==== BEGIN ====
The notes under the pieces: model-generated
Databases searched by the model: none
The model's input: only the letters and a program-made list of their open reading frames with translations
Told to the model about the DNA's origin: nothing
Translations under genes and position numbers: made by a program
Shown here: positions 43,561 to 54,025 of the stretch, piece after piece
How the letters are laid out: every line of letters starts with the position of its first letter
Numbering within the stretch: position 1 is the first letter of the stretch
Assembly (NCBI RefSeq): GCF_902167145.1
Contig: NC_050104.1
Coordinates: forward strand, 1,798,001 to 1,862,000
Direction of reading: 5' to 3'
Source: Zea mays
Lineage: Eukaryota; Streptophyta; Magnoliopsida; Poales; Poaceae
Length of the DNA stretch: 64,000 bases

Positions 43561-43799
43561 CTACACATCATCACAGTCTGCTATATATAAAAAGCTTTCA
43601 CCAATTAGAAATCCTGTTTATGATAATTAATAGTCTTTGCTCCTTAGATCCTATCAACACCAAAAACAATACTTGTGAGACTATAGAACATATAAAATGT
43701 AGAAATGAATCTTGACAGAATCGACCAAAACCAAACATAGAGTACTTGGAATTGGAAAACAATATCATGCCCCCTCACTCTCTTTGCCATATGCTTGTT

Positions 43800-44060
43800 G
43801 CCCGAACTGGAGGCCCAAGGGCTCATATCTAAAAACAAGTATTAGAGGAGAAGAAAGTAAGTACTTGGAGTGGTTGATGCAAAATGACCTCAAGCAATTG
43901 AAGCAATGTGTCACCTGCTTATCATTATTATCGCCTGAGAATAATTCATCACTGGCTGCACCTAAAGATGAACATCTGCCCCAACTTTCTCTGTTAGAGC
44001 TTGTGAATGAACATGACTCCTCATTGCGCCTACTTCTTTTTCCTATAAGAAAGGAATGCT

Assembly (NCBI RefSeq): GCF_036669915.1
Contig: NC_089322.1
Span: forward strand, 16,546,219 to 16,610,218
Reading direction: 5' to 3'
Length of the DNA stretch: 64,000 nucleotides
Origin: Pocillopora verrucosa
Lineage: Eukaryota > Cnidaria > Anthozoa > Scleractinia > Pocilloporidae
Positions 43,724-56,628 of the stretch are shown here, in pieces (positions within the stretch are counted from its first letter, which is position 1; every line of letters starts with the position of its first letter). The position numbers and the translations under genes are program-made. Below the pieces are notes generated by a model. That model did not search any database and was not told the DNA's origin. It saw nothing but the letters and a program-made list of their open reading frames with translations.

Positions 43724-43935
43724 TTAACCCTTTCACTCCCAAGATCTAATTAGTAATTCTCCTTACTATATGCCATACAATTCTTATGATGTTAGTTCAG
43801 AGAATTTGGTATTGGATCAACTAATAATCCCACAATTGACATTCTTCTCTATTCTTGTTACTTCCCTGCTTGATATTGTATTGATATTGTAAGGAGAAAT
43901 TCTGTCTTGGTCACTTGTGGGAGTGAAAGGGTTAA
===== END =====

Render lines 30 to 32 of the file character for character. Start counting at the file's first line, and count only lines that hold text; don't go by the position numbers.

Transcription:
Origin: Pocillopora verrucosa
Lineage: Eukaryota > Cnidaria > Anthozoa > Scleractinia > Pocilloporidae
Positions 43,724-56,628 of the stretch are shown here, in pieces (positions within the stretch are counted from its first letter, which is position 1; every line of letters starts with the position of its first letter). The position numbers and the translations under genes are program-made. Below the pieces are notes generated by a model. That model did not search any database and was not told the DNA's origin. It saw nothing but the letters and a program-made list of their open reading frames with translations.